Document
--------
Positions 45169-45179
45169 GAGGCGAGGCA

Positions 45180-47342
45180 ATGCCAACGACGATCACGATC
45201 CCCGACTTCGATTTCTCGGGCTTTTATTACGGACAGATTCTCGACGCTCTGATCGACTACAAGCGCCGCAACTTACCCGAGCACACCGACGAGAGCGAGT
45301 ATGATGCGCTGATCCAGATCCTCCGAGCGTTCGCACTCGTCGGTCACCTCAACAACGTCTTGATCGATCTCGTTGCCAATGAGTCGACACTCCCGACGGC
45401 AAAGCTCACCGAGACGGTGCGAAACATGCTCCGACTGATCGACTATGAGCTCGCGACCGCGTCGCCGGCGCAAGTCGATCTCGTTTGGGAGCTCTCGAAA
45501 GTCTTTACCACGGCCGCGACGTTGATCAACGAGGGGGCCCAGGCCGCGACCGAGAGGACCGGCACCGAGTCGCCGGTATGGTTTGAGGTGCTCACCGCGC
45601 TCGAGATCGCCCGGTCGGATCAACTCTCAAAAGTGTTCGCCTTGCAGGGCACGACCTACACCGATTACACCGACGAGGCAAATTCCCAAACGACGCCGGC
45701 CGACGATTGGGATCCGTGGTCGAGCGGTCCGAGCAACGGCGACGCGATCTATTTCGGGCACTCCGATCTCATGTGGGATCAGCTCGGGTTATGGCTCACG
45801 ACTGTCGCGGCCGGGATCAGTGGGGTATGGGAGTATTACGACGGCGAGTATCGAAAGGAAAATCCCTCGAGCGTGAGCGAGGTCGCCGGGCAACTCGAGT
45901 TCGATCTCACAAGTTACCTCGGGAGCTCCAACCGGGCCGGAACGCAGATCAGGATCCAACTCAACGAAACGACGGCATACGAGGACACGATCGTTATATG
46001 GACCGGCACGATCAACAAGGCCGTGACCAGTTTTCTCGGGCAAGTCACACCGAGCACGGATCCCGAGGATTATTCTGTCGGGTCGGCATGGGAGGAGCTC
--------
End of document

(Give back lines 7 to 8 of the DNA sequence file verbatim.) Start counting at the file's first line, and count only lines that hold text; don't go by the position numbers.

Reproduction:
45401 AAAGCTCACCGAGACGGTGCGAAACATGCTCCGACTGATCGACTATGAGCTCGCGACCGCGTCGCCGGCGCAAGTCGATCTCGTTTGGGAGCTCTCGAAA
45501 GTCTTTACCACGGCCGCGACGTTGATCAACGAGGGGGCCCAGGCCGCGACCGAGAGGACCGGCACCGAGTCGCCGGTATGGTTTGAGGTGCTCACCGCGC